• MVNO Europe welcomes the EC’s proposal to prolong the Roam-Like-At-Home Regime;
  • MVNO Europe nevertheless considers that the wholesale caps proposed by the Commission are disconnected from market reality and need to be further reduced to allow for a more competitive regime;
  • More acceptable caps for data would be 0.75 EUR/GB for 2022, 0.50 EUR/GB for 2023, 0.25 EUR/GB for 2024 with a cost-based review in 2025;
  • MVNO Europe also calls on the co-legislators to be ambitious on issues concerning permanent roaming in order contribute to the development of Pan-European IoT services.

MVNO Europe welcomes the European Commission’s legislative proposal to prolong the Roam-Like-At-Home regime beyond 2022 (to June 2032) as well as its intention to balance the negotiation power between Mobile Virtual Network Operators and Mobile Network Operators through lower wholesale roaming price caps (Articles 10-11-12) and through equal and fair access to all network technologies available (Article 3.3).

Nevertheless, MVNO Europe calls on both the European Parliament and the Council, in their roles as co-legislators, to substantially reduce the regulated price caps for wholesale roaming services proposed today by the European Commission (2€/GB from July 2022 to December 2024 and then 1.5€/GB in 2025) as these are somewhat disconnected from market reality. A further reduction is necessary to ensure that EU consumers and businesses can further benefit from unrestricted and competitive services at attractive conditions when travelling within the European Union and the EEA.

MVNO Europe considers the European Commission’s proposal to prolong the glide-path for wholesale roaming price caps until 2025 as a positive development, but fears that the price caps suggested prove inefficient in correcting negative side-effects the EU Roaming Regulation has had so far on smaller operators.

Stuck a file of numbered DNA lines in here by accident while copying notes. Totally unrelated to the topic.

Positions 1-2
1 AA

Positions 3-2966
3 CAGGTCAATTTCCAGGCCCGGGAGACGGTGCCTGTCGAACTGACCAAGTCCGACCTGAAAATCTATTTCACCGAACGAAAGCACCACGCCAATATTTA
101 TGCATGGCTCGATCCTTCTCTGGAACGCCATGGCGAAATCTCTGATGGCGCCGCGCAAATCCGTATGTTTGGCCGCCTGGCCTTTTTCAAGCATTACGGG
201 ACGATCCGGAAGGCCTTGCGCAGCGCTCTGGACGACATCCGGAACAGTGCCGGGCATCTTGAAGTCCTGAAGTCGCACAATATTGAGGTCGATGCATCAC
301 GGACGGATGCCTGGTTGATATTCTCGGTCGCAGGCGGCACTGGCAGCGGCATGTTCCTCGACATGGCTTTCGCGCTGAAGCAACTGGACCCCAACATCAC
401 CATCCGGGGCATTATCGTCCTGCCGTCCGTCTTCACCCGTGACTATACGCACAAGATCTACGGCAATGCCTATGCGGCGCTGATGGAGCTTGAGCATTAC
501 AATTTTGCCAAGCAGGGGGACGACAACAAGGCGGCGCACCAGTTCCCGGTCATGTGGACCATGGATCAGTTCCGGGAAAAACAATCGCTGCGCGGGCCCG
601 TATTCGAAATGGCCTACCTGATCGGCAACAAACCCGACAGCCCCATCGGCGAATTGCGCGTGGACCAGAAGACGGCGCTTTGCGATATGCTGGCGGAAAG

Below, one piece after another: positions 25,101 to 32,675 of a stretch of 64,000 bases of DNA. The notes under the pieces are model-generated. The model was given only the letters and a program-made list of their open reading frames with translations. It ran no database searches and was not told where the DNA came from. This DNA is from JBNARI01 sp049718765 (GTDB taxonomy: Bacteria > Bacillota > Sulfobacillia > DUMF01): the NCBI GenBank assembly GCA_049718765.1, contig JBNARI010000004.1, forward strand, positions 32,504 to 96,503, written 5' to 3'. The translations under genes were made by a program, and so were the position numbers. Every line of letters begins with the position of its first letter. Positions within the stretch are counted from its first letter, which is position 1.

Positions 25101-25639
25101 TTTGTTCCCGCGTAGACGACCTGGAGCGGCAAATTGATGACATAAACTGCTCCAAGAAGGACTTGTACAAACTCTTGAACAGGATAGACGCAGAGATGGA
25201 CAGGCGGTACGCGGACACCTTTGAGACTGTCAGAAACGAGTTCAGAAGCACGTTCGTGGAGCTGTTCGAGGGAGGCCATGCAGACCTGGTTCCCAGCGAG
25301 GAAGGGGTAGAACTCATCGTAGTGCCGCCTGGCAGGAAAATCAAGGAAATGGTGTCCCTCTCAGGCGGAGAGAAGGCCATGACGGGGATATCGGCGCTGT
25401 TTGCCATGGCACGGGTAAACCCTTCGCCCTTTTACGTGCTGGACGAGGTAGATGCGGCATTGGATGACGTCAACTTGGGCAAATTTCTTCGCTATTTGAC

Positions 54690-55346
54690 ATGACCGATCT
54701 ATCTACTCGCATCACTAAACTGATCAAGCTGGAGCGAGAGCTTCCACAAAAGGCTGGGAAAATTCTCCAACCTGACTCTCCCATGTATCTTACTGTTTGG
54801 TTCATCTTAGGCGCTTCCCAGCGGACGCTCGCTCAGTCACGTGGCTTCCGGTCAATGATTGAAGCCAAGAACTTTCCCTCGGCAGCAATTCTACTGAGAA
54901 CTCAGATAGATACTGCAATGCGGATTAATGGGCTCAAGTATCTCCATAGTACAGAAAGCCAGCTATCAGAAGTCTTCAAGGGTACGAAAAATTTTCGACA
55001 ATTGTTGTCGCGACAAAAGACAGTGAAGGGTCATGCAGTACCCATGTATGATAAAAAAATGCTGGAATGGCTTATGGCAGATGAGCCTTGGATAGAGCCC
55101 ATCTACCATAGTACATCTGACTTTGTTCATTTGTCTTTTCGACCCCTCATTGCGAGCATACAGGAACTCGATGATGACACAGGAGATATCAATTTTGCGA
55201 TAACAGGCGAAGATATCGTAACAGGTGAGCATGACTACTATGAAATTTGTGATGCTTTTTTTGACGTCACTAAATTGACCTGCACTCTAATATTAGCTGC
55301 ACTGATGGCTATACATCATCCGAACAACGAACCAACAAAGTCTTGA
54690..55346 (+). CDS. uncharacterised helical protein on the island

Indeed, as unilateral buyers of wholesale roaming access who cannot host any inbound roaming traffic, MVNOs are unable to offset the wholesale costs associated with the massive traffic increases resulting from the abolition of retail roaming surcharges. These side-effects have been reinforced by the fact that wholesale agreements obtained by MVNOs are in most cases close to or at the level of the regulated wholesale roaming price caps. These elements combined led to an explosion of wholesale costs which prevented/hampered MVNOs from fully playing their role of challenger and innovator within the electronic communications markets.

To remedy this unsustainable situation and to enable growth and innovation going forward, MVNO Europe proposes to proceed to a revision of wholesale roaming price caps proposed by the European Commission, to ensure that these reflect true market realities and genuine underlying costs. In particular MVNO Europe proposes to reduce the wholesale price caps for data to values as follows:

  • 2022: 0.75 EUR/GB
  • 2023: 0.50 EUR/GB
  • 2024: 0.25 EUR/GB
  • 2025: Lower values based on a full review by the co-legislators